THE ETENHTG GAZETTE: FEIDAT, JA1HJAKY 2? 1888. Evening Gazette. T KB SIS t 9 etn.1 For Tear.. DKLtVXRKO BT OARBIKB. FRIDAY. JAN. 27. 1888. FIiLL id still a candidate for President, so it Is said, his friends claiming that taore than a third of the Democratic party is opposed to Mr. Cleveland, and it taking two-thirds to nominate, Hill hopes to come In next. It Is said that after Cleveland's message to Congress on the tariff, Hill's friends took fresh heart of hope and resolved to put in quick work tor his nomination. JOHN BCNN, of Springfield, Is mentioned as a successor to Long Jones, as chairman of the Republican Stats central committee. We don't know so much about Bunn, but it is manifestly evident that Long Jones is about where he will be asked to step down and out. Senator Logan's wish to have ~TiIm'cbhUnue"hlB^bld'uponTtrTe~con> mittee caused his retention in 1883, but the Senator being dead, it is not at all likely that Jones can master nearly sufficient strength^ to hold a place whose success has been due mostly to Dan Shepard's skill. Bunn is a shrewd fellow and a host at wire pulling, and it is said he is in the new combine which purposes running things this year. Aa most of the people have nothing to do with party management, and as Bunn belongs to a crowd which does, he may yetget there. political offices; but it hna never con-1 tenanced trickery & it never will Those I who practice it will have it react upon them. It repeats: in Democratic districts of this State, Democratic judges are invariably elected; it is Democratic policy to run politics into all offices. To argue that the Republicans should do so because the Democrats do,—ia to argue that it is proper arid permissible to do wrong because others do wrong. If it be dealred to run a straight out parry ticket, that Is the CONDENSED NEW3, No MAN should harbor envy. To be sure the GAZETTE occasionally twits Dixon over its recent good luck, but it does so in best of spirit and with no thought of ill feeling. It's motto is, to envy nobody, and to congratulate any individual, or - community which attains success. No man and no newspaper and no community ever did, and none ever will profit one whit by churlishly mourning over Hombody else's good fortune. In this lite every one is seeking to better his lot; that is right enough. Each commuuity is seeking the same commendable obj*ct. There is a good deal of luck in this world, some get pot luck and some get the choicest bits of meat for boiling. Our rule bas been to fit at our table eating what ia set before us, with grateful hearts, and not worrying ourselves because we can't afford the several course* of soup, flsh, roasts, entries, vegetables, ices, pastries and bonbons that deck the tables of toe rich. When we think at all, it is of Ihose who can't get as much as we do, and wishing like Paul, that all might have it as well as we. If there be one thought upper most in mind waking or sleeping, it is the prosperity of the town in which we live. Every energy and every talent we possess are committed to the upbulling of Stalling and vicinity, and our one prayer is that our eyes may see, its increased development; but we dont worry one minute whether Dixon will grow, or Hockford will grow, or some other town will grow. Thank . God our country is big enough to let several towns grow, each without hurting the other. Minneapolis and St. Paul are but seven miles apart and can one rind anywhere such growth us they each show? Our Dixon neighbors might get thirty or forty factories, and that wouldn't hinder our growth in the slightest. And if it did, how much would any one make, bow much would it profit any inhabitant of Sterling or the city Itself, to fuss and fume over it V Ills philosophy.it is Christianity, to be liberal and generous and well-wisher towards all peoples and communities, and particularly towards neighbors. And at the same time, though, It is duty as well to work all_that one k can to upbuild himself and his own community. Sterling possesses the agencies and poten- . cies that are essential to a big city; our people can make it so if they will. They are starting out well; factories line our river bank; a big bridge spans the river: another dam is in contemplation; other enterprises are in prospect; Individual enterprise abounds. Our blessings are now manifold. Fortunate are our people and they should be happy in view of what is and what is to be. ' IN TIIK matter of judge for this circuit, tae GAZETTE baa been consistent throughout; it has never for a moment sought to control the choice of the lawyers, or contributed tojthe boosting of any particular candidate. It as a matter of course has Ita preference of Whiteside'a candidate. It has not thought it possible for the candidate to get in, to defeat whom the. postponement is asked. We barely know himV and neither he nor any friend or sup porter of his has any claim upon the GAZETTE. We do not believe he can get there. But whether he can or not, we do not believe it is right to put off the election for months just because be is a candidate. The only excuse we have heard for putting it off is to 'beat a Democrat," and thia in a district that has six or eight thousand Republican majority, and where there are certainly as many as three Republican lawyers to one Democratic lawyer. With this condition of affairs. It does not speak well for the intelligence of the great majority that It should have to use the strength of the State adminstration in order to down this candidate that appears now to be tha -Bugaboo" of the attorneys laboring for a postponement. It was understood the election was to be calied at once until he came out; then at ouca letters began to fly b*-' tw**n Springfield and the 13th. district. Tb* "<exp#°**" involved was the open fixcuae, tat taftt won so ridiculous that it bad to be abandoned, and then the trwe rsfwott wa» proclaimed. The GA- 2JSTTB boa diwayi supported party good f*ith for *u people's prlvelege which no one can deny, however one may doubt Its expediency; but to deliberately put off an election and thus interfere with the prompt administration of justice in order to better defeat a Democratic candidate for the jndgeship is to do that which does not look well In the broad daylight Right is right and wrong ia wrong. This demand' for postponement does not come from the people, but from attorneys, men who best know law, and men who know that the law did not contemplate in any sense a six months' waiting before calling an election. Governor Ogleaby would look far fofajprecedenl for his extraordinary action. The lawyers who arej asking for a postponement act all the time as though what they do is final and that the man they nominate will be elected beyond any peradventure. Herein they delude themselves. Had they permitted Otflesby to call this election promptly and the convention of lawyers had nominated this Democratic lawyer (on whose account they demand the postponement that they may freeze him out) it by no mears follows that the pe..ple would have ratified their nomination. They certainly would not if there had been anything Irregular about it, or anything unfair or improper about it. They might not, if all had been straight and fair. Whether they had or not, it is never right to do wrong, and it may follow that some folks may after all find themselves hoisted on their own -petards,—caught in their own traps, as It were. We have heard of such retributive justice. CIRCUSES THREATEN to go to Europe, alleging the high rate of transportation absolutely nips off all profit*; and they demand a modification or threaten- an exodus. Why, that threat Is impossible of execution. To have a country without a circus ia too absurd to think of fora moment. Who ever heard of such a thing '( They may lose money; they may have to pay all they get hold of to railroads: but the circuses will appear. The light of the future is the lamp of the past. Since there never was a time when there was'nt a circus, it follows, rf course, that the circus must be and' exist despite all trials and tribulations. No such good luck as the circuses leaving us. The moon may refuse to mirror the splendors of the sunbeams, and old Sol, even, may conclude to withdraw his shining for awhile; the stars likewise may cease to twinkle, but the circus is here to stay. No circus, no country. Just as well talk about the tramp, and the street fakir and the dime museum and Uncle Tom's Cabin and negro minstrels nud th« other higher evidence of civilization departing our shores a* for the circus to betake itself across the water to return no more. None of that: the threat won't do. No such news as that the dulcet tones of the calliope shall frighten babes and horses no more, and' that the pre-delugian jokes of the clown shall cease, and that the slender-limbed rideress shall no longer display her gauzy skirts, and that the circus lemonade shall cease to flow and the big stick candy no longer break out teeth of amorous swains, who bite it as they revel in happiness by the aides ot the girls they love. No.no; this is but a vain and empty threat of the circus folks. They'll be aroucd on time; no doubt about that. THE GAZETTE is certainly greatly pleased that the Senate voted a pension, of 82,000,per annum to Mrs. Logan. It also voted a Hike sum to the widow «f General F. P. Blair. But seven voted against Mrs. Logan's bill and six against Mrs. Blair's. It is likely that the house will pass the bill and the President approve it. Flower* of the Arctic Regions. The polar flowers seldom have any pep- fume, and the few that exhibit this delightful quality, however feeble, are, I think, from that class that have crept over the cold border marked by the Arctic circle; or, in short, none of the fifty mentioned— Eafcimo f owers, we might call thorn in a popular, way—have any appreciable .odor. Tha color of these boreal blossoms are generally of the cold tints, as If In harmony with the chilly surroundings, instead of the warm hues that would break In upon the desolation with double effect by sheer contrast where so few cheering sights are to be seen. White and light yellow predominate, and these colors seem associated with frosts and cold weather, fcr It appears that these flowers we call "everlastings," and which are the longest to defy the nlppings of tha coming winter .weather, are mostly tinted like the northern snows and yellow northern lights. It Is In the depths of old ocean that we find some of the largest expressions of plant life in the polar zone. Here, within a short distance of shore, are colossal kelps and other life that grow throughout the year; of course, vegetating the moat in the abort summer months. Laud plants, as already said, are pigmies compared With those of the sea, or even the corresponding class la lower latitudes, and thl» dwarfed condition, a naturalist tells us, is not ilue BO much to the intense cold in the arctic winter as to the fact they do not got enough warmth in summer to develop them perfectly. Dr. Joseph Hooker mentions it aa a rare property of one of the gramiuea (the grasses), Trise- tnm Snbsplcatum, that it la the only polar tpecles known which ia equally an inhabitant of the arctic and antarctic region*. —Frederick Schwatka In Wo»nan. A Pitrolonm Engiiu. A veasel In use In the upper Thari#a OTrwlU motive power to tha explosive fere* of petroleum. The boat U started by lighting a lump, and the lamp must be tttinmilshed to itop the ehgtno. The fu*l aoste teas than coajl, white tue omission ot Hw bollsr saveo much (pace ind the ux- of a Dromon and workiaa engineer "" '- «f A»«rtc»n aSjfaZr W. H. Brodlo, a veteran New York oottcij Broker, dlsd Thursday of apopieiy. Only twelve Indians ore left of the trib* of 1,000 who Inhabited the Yonmlta rail*? a f«w years URO. David YVhitmer, the hut surviving witness to the authenticity of the Book of Mormon, died Wednesday night «t Richmond, M<x It Is stated that warrants have been socret- JT obtained for the arrest ot six Irish men- ben of parliament and magistrates, who ar» now In hiding. The French stoamer Bora bai foundered at sen, after having been In collision. Tw«l»» of her crew were rescued and landed at Lisbon. The remainder are missing. Whisky advanced 3 dents at Cincinnati Thursday under the management of the trust Only one distillery—DodsworthV-ls not in the pool, and it U expected that he wfll yet Join. - . At Bianbridge, O., the town marshal, a hotel proprietor, and a Presbyterian clergyman are under arrest for stealing coal. A car-load ft night has been disappearing for some time. The snow blockaded the Hew York Central to inch an extent Thursday that the westbound exprsm trains wen not at>le to leave the city, disappointing a large number of paoanirers. Cleveland dispatches announce the >'eath of the Rev. Jeremiah H. Good, founder and president ot Heidelberg" college. Tiffin; O., and one of the leaden of the German Reformed church hi the west A fleroe stdrtn raged all Wednesday and Thursday at Portland, Ore. Several vessels war« driven ashore, but the life savers were only able to reacne the crew of one. It Is expected that the other crews wlU be lost. William Henry Smith, the Tory leader In the English commons, has caused letters to be written urging the Conservative members to be present In parliament on Feb. 9, when questions ot the utmont Importance will be submitted. For two weeks the Wabasb. has bean laying off conductors between Springfield, Ilia, and St. tools. An office employe says the cause la "color blindness," which to Interpreted u inability to distinguish the railway's money from their own. Henry Merrltta, an old man living near Huntingdon, Pa., wag probably fatally in- jnred by miscreants who, to force him to reveal where his money was, bound and gagged him and roasted his feet at a fire, otherwise shockingly maltreating him. Ben. R Hopkins, on trial at Cincinnati for bis connection with Harper, the Fidelity bank wrecker, denied on the stand that be knew that the bank was being looted to carry on the great wheat deal, and swore that he advised his two married sisters to Inveet their all In Fidelity stock, thus ruining' his entire family. At Umatilla. Ore., Thnrsday.over 100 peo- plo, Including many women and boys, were on a bridge watching the Ire gorge breaking up, whoa a drove of cattle was driven upon the bridge. The structure gave way and fell into the stream, but by miraculous good fortune no one was lost, the only injured being six men, three women, and ono boy. The Youngest Grandmother on Record. FrHDliiT, Ohio, Jaa 27.—Delawrre township, this county, reports a colored woman who Wednesday became a grandmother when she was but "5 yean old. The woman, Clarissa. Jackson, was married when but 11 years of age, and in her 12th year became a mother, the offspring bedng a daughter. This daughter when 12 years old married, and Wednesday, in hor 18th' year, gave birth to a child, the grandmother 'being two months short of 25 years oR All the parties are respectable colored people in good olroum- staucos. Blew Both His Kjres Oat. EASTON, Pa., Jan. SI7.—By a premature explosion of a quantity of giant-powder at the Glendon Iron company's stone quarry Wednesday aUernoon, Harry Peord, of South Siston, received the fores of the explosion square In the face. • Both eye> were blown out and one of his arms was torn out of tho socket and carried about twenty feet Peard walked about the room after being taken to bis home, but subsequently became unconscious and died Thursday morning. He leaves a wife and two children. A Tip to the Polio*. ST. PA«T< Minn., Jan. 87. — The figures of Mr, Wallace on the Weir-Miller fight show that the total receipts were 1944.75, and that $£00 was deduced from this sum without any statement as to what it was for. It Is given out that the $SUO, according to what Wallace or Donaldson said to Miller, was a tip to the Minneapolis police to prevent any Interference. Blunt Buffering with Rheumatism. DUBLIN, Jaa 27.—Wilfrid Blunt has been rofforing from rheumatism for the past three days, owing to the unheated cell in whlob. he is confined. The prison authorities have refused to allow Blunt to be removed to tha Infirmary,, and his condition Is serious. Preparing for Frill's Return. Bistw, Jan. 27.—In anticipation of the return to Germany of Crown'Prince Frederick William the Municipal guards and tha heads of all public bodlos ore concocting a. grand festival reception for him. Society In Washington. There was u big ball at the British legation last .night, and ,the thousand windows of the great palace glittered and , glowed. The picture of Victoria, at the head of the landing, looked down on the throng, and looked like old Mother Eng- I land pronouncing a benediction on her American children. Sir Lionel Sackvflle West, the British minister, Is one of the most popular in Washington. He Is fond of society, and entertain*: a great deal. To-night there la to be a cabinet dinner at the White House, and the'president and Mrs. Cleveland will wine and dine the various ministers. - As I write this the White House gardeners are taking the plants from the conservatories and putting them in the-various corridors, and more than f 1,000 worth of flowers have been used in decoration. I wish I could describe to you some of the dishes .which will appear on that White House table. Tho terrapin stew would make your month water, and you would feol like the boy with his nose against the glass of the candy window, as you read of tho pate de fol gras and other French dishes. You will not, however, have the headaches of to-morrow, and, as a rule the man who makes the most out of a big dinner is he who declines the invitation.— Carpenter's Letter. nts of Population. AimiVALS. Mrs. Dr. A. A. Brown from California. Mrs. L, R. Fuller Is visiting in Chicago. DEPARTURES. Mr. £. Q. Church for Kansas City. Mr. E.Leroy Gait is in Chicago. Mr SI. U. Knox, guest of Mr. I,. 13. Fuller, for Marietta, Ohio. J. C. Stanton, train master and' Philip Wollis, master mechanic, ot the St. Louis division of the Q., who was here yesterday, returned to St Louis. KOCK -!-Mr. John Adair, of Dakota, is visiting hia parents. H-Mr. Jno Harl baa sold hia residence property to Haskell & Bush. +Mr, F. W. Ulrich baa Invented and ia manufacturing a new stave planer. -f-Mr. J. C. Duratine has placed a board fence around the open space, made by the cutting of Ice for hia storage. -i-The teachers of the Congregational Sunday school will on and after tomorrow hold weekly meetings on Saturday evenings for mutual benefit. -nMr. John Christopher, of Dakota, la here on account of the Illness of his wife, who was taken sick while on a visit to Rock Falls. She is better today. -*-A Rock Falls butcher says the Coleta butcher can't claim honors for rapid slaughtering of beeves; that he can with help of one man butcher a steer In fifteen minutes. +The little frlenas of Matt Spafford's little boy made a surprise party upon him, and all the young folks put themselves In shape for a delightful time; which they all had last night. ->- Mr. Charles Culver, a brother of Mr. Truman Culver, while mining In a valley near Copper Mountain, --was covered up, with another man, in a mighty avalanche. The enow was about a mile long and an hundred feet deep. Search parties have been trying to recover them ever since the accident, about a week ago, but their efforts thus far have been unavailing. Mr. Culver was a miner's attorney. — Dr.— Ci~M.~ Wheeler's -oflice, over I, Wolf's store. Chronic diseases and diseases of woman my specialty, tf. A large stock of watches, clocks and silverware at Clark Giddlngs & Co'a. Also they do fine watoh repairing. . tf Artists, please look at those new studies of children's heads, at Fuller'a book store. 93 An Incident of the War. There's no mure tamest Democrat In New York than Gen. Avcrill, the dashing trooper who raided up the valley with Sheridan and endeared himself to two generations of Virginians by the home. steads ho saved, from the torch. As hi swings down Broadway to his office on a frosty morning, he is a soldier every inch of him, barring gray hairs. Gen. Averlll was introduced to a young man named Rndd a day or two ago, and it reminded him of a curious Incident in his military career. He was at West Point with a Jack Rndd, who afterward became a major in the Confederate army. On a raid Into West Virginia some cavalrymen were about to pillage a farm which proved to ba no other than Jack Rudd's. It was a tight little patch of arable land right under tho mountains. As Boon as Averlll heard the name of his old classmate he set a guard over the place, and not a straw was touched. That was in August, "68. Just '* year afterward, at a noted mountain pass called Callahan's, just twelve miles from the White Sulphur springs, a Confederate prisoner was brought into Gen. AverlU'a headquarters, which were in the ambulance, where ho slept and read dispatches. Captor and captive looked long and hard at each other, and knew each other once more as "Rudd" and "Averlll." And, afterward, when a friendly nip hod thawed out twelve years of absence and Averill had told Rudd how he saved his farm from being pillaged, Rudd exclaimed) "M— — , manl why, I came within an ace of shooting you dead I I was in ambush on the mountain side, and drew a bead on the officer who rode into my front gate, at I thought, to flre the house. I soon saw his kindly intentions though, and am now doubly thankful for what we both escaped."— New York Sun. THE MARKETa _„ . Cnioioo, Jan. 88. Following were the quotations on the board of trade to-day: Wheat-No, 8 February, opened 76^c, cloned 7!%c; March, opened and" closed 1W4«! May, opened and cloned 81 J$o. Corn— No. » February,, opened 4r^c, closed «o; March. opened 47%c, closed in^u; May, opened BSMo! closed B5%-58o. Oats-No. 8 May, opened 88c! closed 83-Jtfo. Pork-February, opened »14.1«u! closed JKISK nominal; March, opened »I4.lS OP""^ *"<•«, closed opened and cloMd Jean Ingelow at Home. Everything is Interesting in the life of « talented woman, but Jean Ingelow still shrinks from notoriety, wishing, as she says herself, "to be known only as a name." She resides In London with her' mother in a quiet street where all the houses are gay with window boxes full of flowers, and devotes a great part of her time to t charitable work Among the London poor. Three times a week she Rives what uhe calls a "copyright dinner" to the gick poor; those -lost out of the hospital and unable to work. Concerning this work of hers she jwys: "We have about twelve to dinner three times a week, and hope to continue the plan. It is such a comfort to see the gooi it does. I find it one of the greatest plea*- nrae of writing that H gives me more command of money for «uch purposes than falls to the lot of most women. I call this '» copyright dinner.' We generally havo six children as well aa the grown up people each time, and it is quite pleaaaoit to sea how th« good food improve* thair health. We only hiv« thu diiuiar three UUM* a wo«k, and let c*ch parson dtee «lx or niua Um«a si " • ™ tmiaa -Fobruary, . Live atook— The Union Stock yard* report the following prices: Hogs— Market opened fairly active, prices from 60 to lOo higher; light rradee, »5.00®5.85; rough packing, »0.15iaB.80; mixed lota, »8.10<a5.55; heavy packing and shipping lots, f8.4J4ji5.lJO. Cattle-Stronger; fancy JltOO «&0.40; good, $4.SO@4.W; medium, *500<a4.»s- inferior, »email@example.comB; oow», lOQISo higherTjl 80 <a8.10; stackers, K.00<a8.«. Bheep-Stronger- good, H50@S.»; Inferior to fair, *o.0ixaioo! lamb*, $5.00ffl6.62. ^^ Produce: Butter-Fancy Elgin creamery, *,» 31o per Ib; fancy «dalry, 283Z4c; paokine stoct ACADEMY OF MUSIC ONE NIGHT ONLY, THURSDAY, FEBRUARY i2d YANK NEWELL'S ORIGINAL Muldoon's Picnicl A Comedy that has made all A merle* Laugh. NEW- SONGS, NEW MUSIC, NEW DANCEf Se« th* Laughing Donkey, . "JERRY." P.UOE88S and 60. No exlra charge for-re served seat*. TICKETS AT ACADEMY OF MUSIC A Great Company of Artist —THE— HIGB OLD Til COMEDY COMPANY Monday & Tuesday Nights January 30 & 31. MONDAT NIGHT: OLD PAX.8, Or, TUESDAY NIGHT : The Fa oniest-Farce -Comedy-io -Years A HIGH OLD ADMISSION. 25, 35 & 50 B«»erved S«at* now OB Sale *t El ler'i Book Mtere. IMPROVED FARMS IN Lee Coiinty, Ilia., IOWA & KANSAS FOB SA.LK OB TRADE. TOWN PROPERTY For sale, or trade for stock. • TWOCOOU HOtlHEl* In Book Falls for sale. Call and see what the bargains are. EQWARO C. UNDERWOOD, Ladle* Pebble Coat Button, •! «O Men. Lace, Button and C«its;re««, « 88 Children* Kid and «o»t Batten. OO IM** Kid and Go«t Button, t tM W1STEK eoODB AT COJ»T. D. W HOPKINSON. *Pflck <§- Schiffmacher, 18®l6c. Egga-Fresh laid. 19Q>SOo p d o- ice-house, liffllfla Dressed poultry-Chickens. 8H®»o per Ib; turkeys, 8&9c; ducks, 8<aiO? geeae, SiiOc. Potatoes-85ia»5o per bu- sweet P0(*«6s, Ja.50a4.00 per bbl. Apples-CholM. fci.S5.3Hi.SO per bbl. Oranberrijs-BoU aid cherry, (9-00 per bbl; Boll and bugla, 39.33. New York. _ N«w YORB, Jan. 84 Wheat-Quiet; No. 1 red tUt* OS^c; No. »do, »OMo; No. * red wuiter February, OOyo; do Msr Wfcjc bid. Corn— Dull; No. 8 mbcad caah. 61Uo- do January, 60c; do February, 60Uo. Oali— Steady; No. 1 wbita .uta, «H®48o?No. * do, «Hc; No. 3 mixed February, USHo. Ry»-DuU. Barley-Nominal Porlc-^toady; meos, (1800 for year. Lard -February, »7.00; May J779. ' Live stock: CstUe-No trading;; dreued beef, dull and weak; poor to prune sldo*, eftSc. Sheep and lambs -Demand fair at steady prises- sbeecT *aBo; l»mb* 57o ~ prses- seec ; l»mb*, 5®7Mo. Hog«~Ne«rly nominal f« live nog* but no firmer; common to good, 6^a Market*. The follawlng are the closing quota lions of grain, cattle and hogs on th« Chicago market, reported especially for toe OAZKTTK by W.8.McCreaA Co. Wheat-Ki.SoMayiTfi&c* wwti; flrta. Coru— 53^'Q May; 4S%o cash; frrm OaU— 83 lie May; 80c CMhJirm 10. Hoff»-*cti»e, flr» .light 15;poorf5i to e; *lo*dy. on, hand a "big- stock of Live Ottdar (Pasts, the lest Jtfichigran Soft (Pine Lumber, all kinds of (Building Jdaterial, Sash, Qoora and (Blinds, Goal, Lime', Cement, £Lair, etc.. etc. Everything at Lowest J&ar(Prices. A ~big advantage in dealing with us is that you can get your loads with* out going over the '' - railroads. IBtoest kind or Bquare and flat rH<k- •ets. for gsurdess ftenee*. |ut ree«lv*Hl bas revolutionized toe world dur- l°*tli« last h»ll century. Hot tout among the wooden ot Inren- tJ»* procr«« 1» a method and system ot work ssm o wor Uiat cjui be performed sJl orer the country wttli- g the workers' from their bomea. out s«par»t£ng t er rom er omea. Pay liberal; »u joue can do the work; either sti, e wor; e , young or old ; no special ability required. Capital not n«M]ed you srs Martfd tree. Cut tub out and retum to ui aod we will wnd you fr»«i wmethlm* ol great ™lu« aod Import*.?* to you tlitu nil iUtt you in Ouslnns, which will bring in man taiwy ri UUSB «mhl dwtf ICE GOLD!! AT THIS TIME OF THE YEAR IS KE<PT OV 2><RAUGHT <BY . R. HEMDRICKS IT IS JUST SPLENDID!! Is the verdict of all who drink it. Drawn froniite Fioest Fountain in f tiiteside County, OPPOSITE CALT HOUSE. & Son's COLUMN. We're below the market on beans. January trade so far has been with os. JACOB EISELE, Has already received big Fall Stock I Cassi meres -AND Colder weather ocnoDg;. but w have our frnit in. An4er Tot of .those fine Florida Rns sett Oranges, sweet aod Dice, 25 cents per dozen. Try our-<Rilters'-3 (Preserve, in 5 pound pails at lower vrice than elsewhere in the city. Choicest new (P ersian Qates 10 cents per pound. Come and trade witlv ne and we will save yon money. If you want a fine tomato we have them at wholesale price. Oar Java, and Mocha and Java Coffees, are the finest put up, am richer than any pnt up in .one am two pound packages. Try our Maple Syrup and Sugar. Our 50c Jap. Tea is a " hummer.' It is a bargain by 15c per pound. If you want the best mixed Coffee for the money, buy our Parada, 35c a pound. It ii rich in flavor and strength. . AS TISU!*) ABB HABD AND MONEY CLOSE, I will nell to clou out at Hrst cost tbe following Fall and Winter Goods. Ladies'and Genta',Underwear, Faoinators. To- Wool Skirts, (Bed and Horse (Blankets, AND BOY'S FELT BOOTS, Caps, J&itions, Gloves, &c. never like to de\l with either the Sheriff or Assessor, so please call soon. A fuirilne of Staple and Fancy Groceries, At Lowest Living Prices. L. L. JOHNSON, •BTToomaaion. TO AHRENS & HUBBARD. «* * HO Third Mtreet, tgterlias. 111 HEADQUARTERS FOR he Finest CflMOTEHY Made and the doted FK Gnvo, JNO, P, an batut at Woolens ! er lot of goods • ne brougnt to this city. And a 0Ber lot of goods • never was this He-Jon'Lask _yoo -toicall, Jor _he_ knows yon will do it without . waiting for an invitation. CHICAGO HEAL ESTATE. easro, I have at all ilmrs choice City and »nbnrban property for Hale. Into, al.o iterea, for .ab-dlvldlns; Into lots. 4 Chicago In growing rapidly ; real e». tate 1. Increasing In value 1 an In- vevUnent thrre la sure to pay big tn- teredt. I ean cite many InBtancrsj where property, both lots and aerra. have more than doubled In value In the pact .lz months. Jn«t now 1 have two extra good bargain* to offer. Also, •pme hounen -In Mterlioff, and two gvod farms near Sterling. JT. V. KMMI-rr, Sterling, III. Try one and you'll smoke no other. Sold only by KBA FBABKB, who alao keeps choleo brands ot Tobacco, cigars, pipes, and fine con fectlonary at lowest prlcea.<* PS. ,JiOPLE In need of Pumpa will please bear in mind that we manufacture the Skeleton Iron Pomps both Lift and Force Pumps, adapted for hand use or for attaching to Wind Mills and for deep or shallow wells, and we sell them at very reasonable prices, and warrant them to be all right In every respect Buy Your Pump* at Bone sutd fron First Hum*, Call at the NOVELTY WORKS and see these pumpa and get our prices before you make a purchase, aa we will save you money. Novelty Iron Works, ilpl I Vttrwardrd are those who rm<l this 111 IlLI »no then act; they will find li-. ,,, a i.lo employment that will no! I ,, i, . u , roratbeir homes and families. Thr prontsa..) arse aod suns for every ludiutr , ,,j ,». r „,. -wiv have made and are DOW ma! .tug wv ,',j -mdred dol'ars a mouth. It U easy fur nn .... oiuako»5anduu»nirajperd»y, who 1.1 »i:iius to »orK. JJIther sex, youn* or old: «apiuj net ee**J; we »Urt you, BraryUilng ww. Uo """•* * MM "' ~"|.j* d ! XOU. re^lerT tan do n a itch w* ta«3 fr*«. MbUM. Jtitj-.i. jt.i.' ,-.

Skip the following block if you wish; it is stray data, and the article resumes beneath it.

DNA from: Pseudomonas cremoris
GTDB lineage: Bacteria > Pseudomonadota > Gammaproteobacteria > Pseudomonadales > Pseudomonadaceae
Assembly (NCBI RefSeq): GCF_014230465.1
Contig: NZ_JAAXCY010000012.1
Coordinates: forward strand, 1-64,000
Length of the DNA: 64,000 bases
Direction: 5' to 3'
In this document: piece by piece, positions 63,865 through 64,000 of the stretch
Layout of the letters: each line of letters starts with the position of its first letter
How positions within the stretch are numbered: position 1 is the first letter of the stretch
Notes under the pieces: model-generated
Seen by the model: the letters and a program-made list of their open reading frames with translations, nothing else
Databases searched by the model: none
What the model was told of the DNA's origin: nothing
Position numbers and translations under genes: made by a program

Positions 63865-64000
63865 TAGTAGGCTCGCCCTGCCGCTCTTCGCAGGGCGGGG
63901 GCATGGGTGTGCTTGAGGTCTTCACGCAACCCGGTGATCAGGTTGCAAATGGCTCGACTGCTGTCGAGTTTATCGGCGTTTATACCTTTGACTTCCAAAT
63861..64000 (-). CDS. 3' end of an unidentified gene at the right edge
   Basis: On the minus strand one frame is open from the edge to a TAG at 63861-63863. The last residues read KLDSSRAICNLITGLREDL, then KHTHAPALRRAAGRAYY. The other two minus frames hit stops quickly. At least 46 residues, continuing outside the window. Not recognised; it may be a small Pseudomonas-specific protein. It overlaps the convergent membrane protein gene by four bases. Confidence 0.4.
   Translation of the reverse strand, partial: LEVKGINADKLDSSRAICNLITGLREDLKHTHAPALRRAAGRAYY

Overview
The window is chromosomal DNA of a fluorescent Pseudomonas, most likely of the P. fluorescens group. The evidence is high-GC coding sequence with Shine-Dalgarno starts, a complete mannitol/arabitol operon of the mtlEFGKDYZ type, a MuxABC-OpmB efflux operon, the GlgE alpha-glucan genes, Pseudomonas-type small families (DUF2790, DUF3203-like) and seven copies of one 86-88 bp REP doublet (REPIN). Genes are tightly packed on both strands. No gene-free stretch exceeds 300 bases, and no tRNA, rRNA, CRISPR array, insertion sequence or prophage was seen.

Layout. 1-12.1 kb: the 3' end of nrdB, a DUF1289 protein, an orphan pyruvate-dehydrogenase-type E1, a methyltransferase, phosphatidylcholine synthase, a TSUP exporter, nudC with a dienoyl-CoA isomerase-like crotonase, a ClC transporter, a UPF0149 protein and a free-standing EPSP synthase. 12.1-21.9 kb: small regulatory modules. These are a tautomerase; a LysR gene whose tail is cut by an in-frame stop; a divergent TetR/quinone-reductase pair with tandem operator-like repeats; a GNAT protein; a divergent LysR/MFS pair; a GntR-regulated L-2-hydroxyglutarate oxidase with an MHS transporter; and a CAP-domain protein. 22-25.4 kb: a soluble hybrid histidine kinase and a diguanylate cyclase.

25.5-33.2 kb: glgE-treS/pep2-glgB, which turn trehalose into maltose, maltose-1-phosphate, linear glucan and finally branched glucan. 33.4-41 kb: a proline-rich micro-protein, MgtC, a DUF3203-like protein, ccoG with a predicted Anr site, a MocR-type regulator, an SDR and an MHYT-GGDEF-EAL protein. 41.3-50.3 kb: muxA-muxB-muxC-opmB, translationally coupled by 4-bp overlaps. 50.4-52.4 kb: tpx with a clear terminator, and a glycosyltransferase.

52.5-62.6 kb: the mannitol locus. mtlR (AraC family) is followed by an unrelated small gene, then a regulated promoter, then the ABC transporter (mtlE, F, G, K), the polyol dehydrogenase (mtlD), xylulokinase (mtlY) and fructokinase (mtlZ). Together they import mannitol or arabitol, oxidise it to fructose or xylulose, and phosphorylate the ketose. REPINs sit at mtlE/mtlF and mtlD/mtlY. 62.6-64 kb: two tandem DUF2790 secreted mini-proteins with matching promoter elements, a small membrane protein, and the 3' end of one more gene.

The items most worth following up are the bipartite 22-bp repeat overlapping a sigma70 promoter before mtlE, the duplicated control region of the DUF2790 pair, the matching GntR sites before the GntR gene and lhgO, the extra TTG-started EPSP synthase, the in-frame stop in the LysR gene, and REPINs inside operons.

What members have found on this page
Get access to Newspapers.com
- The largest online newspaper archive
- 11,200+ newspapers from the 1700s–2000s
- Millions of additional pages added every month